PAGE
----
Increased electrical conductivity in nutrient solution benefits tomatoes
Greenhouse tomato production is shifting to meet emerging consumer needs. Increasing environmental concerns have pressured growers to supply high-quality vegetables using sustainable production methods. The utilization of adapting fertigation to production conditions and/or nutrient solutions of moderately high conductivity seems promising in providing high yields of superior quality while limiting the emission of nutrients to the environment in greenhouse tomato crops.
In a new study, a tomato crop was grown in soilless culture with various levels of electrical conductivity (EC), 2.2, 3.5, and 4.5 dS·m−1, adjusting the final nutrient concentration and maintaining nutritional balance.
The effect of nutrient solutions with moderately high EC on fertigation parameters and the emission of nutrients to the environment, total crop productivity, distribution of fruit sizes, and dietary and organoleptic qualities were measured. Nutrient solutions of moderately high EC decreased total and commercial yield, with an average reduction from 5% to 19% and 3% to 22%, respectively. A considerable decrease in extra large and large fruits, with an average reduction from 69% to 42%, was also observed.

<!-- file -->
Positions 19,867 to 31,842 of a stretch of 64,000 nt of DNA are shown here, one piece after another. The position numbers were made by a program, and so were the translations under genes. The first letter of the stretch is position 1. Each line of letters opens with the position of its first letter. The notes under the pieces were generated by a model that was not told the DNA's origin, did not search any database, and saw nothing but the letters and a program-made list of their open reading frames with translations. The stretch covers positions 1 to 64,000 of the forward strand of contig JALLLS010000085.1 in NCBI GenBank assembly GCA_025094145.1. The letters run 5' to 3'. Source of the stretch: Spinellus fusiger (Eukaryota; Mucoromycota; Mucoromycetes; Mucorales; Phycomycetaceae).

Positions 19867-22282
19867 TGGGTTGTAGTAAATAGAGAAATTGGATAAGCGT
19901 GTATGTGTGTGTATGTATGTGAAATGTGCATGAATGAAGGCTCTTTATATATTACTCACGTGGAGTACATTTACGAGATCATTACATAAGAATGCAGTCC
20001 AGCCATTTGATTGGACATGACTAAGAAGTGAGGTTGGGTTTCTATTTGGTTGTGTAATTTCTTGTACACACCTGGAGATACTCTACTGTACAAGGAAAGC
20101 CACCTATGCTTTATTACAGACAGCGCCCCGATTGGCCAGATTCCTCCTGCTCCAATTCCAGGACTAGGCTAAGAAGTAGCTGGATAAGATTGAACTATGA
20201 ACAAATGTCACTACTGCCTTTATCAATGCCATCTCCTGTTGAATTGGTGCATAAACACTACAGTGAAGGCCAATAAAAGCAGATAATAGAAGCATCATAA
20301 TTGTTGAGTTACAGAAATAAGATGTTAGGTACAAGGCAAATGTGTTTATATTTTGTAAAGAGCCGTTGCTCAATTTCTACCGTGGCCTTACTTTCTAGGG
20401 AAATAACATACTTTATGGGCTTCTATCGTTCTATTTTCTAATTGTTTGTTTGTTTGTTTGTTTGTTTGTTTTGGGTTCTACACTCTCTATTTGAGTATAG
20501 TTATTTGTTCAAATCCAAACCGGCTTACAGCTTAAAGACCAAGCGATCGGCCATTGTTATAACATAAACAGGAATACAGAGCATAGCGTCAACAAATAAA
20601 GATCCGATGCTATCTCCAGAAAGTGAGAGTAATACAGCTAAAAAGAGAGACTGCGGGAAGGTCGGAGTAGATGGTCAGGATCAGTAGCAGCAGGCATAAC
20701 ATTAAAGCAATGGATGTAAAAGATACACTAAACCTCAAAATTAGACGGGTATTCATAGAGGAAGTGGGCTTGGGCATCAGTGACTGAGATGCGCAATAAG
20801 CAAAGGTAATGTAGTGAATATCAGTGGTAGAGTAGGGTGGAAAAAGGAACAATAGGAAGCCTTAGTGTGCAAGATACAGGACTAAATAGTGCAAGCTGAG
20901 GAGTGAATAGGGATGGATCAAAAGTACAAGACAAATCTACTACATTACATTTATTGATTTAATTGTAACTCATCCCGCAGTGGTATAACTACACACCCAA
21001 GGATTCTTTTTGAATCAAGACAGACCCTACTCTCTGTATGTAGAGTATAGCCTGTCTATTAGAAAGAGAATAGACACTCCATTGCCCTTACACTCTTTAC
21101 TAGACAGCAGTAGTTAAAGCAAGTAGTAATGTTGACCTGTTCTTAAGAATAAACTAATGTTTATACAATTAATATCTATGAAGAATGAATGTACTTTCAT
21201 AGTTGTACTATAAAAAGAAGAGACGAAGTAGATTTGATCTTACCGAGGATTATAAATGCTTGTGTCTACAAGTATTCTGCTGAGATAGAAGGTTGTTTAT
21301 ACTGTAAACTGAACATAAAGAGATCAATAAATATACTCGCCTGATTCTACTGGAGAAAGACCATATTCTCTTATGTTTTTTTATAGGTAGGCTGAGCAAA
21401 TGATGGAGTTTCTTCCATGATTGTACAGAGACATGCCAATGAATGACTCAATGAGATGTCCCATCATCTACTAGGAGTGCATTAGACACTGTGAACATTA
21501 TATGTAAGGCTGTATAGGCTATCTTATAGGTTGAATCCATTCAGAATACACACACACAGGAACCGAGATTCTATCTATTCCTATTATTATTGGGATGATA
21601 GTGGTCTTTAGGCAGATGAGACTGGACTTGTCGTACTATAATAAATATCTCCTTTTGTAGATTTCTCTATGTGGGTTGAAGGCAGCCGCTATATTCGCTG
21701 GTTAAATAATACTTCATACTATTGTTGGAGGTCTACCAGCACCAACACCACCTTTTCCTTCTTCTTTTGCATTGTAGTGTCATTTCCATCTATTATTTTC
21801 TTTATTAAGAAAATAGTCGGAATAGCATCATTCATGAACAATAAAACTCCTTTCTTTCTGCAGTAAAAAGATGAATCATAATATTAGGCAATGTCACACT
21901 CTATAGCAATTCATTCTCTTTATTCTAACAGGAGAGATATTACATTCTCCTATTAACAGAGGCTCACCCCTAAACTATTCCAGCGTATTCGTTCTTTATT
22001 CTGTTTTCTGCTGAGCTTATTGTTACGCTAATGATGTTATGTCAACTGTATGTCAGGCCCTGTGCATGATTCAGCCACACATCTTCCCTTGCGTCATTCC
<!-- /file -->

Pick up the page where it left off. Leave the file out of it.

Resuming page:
Nonetheless, dietary-related metabolites were significantly increased at the highest EC values: lycopene (6.3%), ascorbic acid (8.8%), total phenolics content (8.3%), and total antioxidant activity (11.1%). EC values of 3.5 and 4.5 dS·m−1 are not widely used in commercial production but are frequently measured in drainage solutions in open hydroponic systems and discarded solutions in closed systems, mainly because of the use of poor-quality water and the accumulation of excess nutrients.
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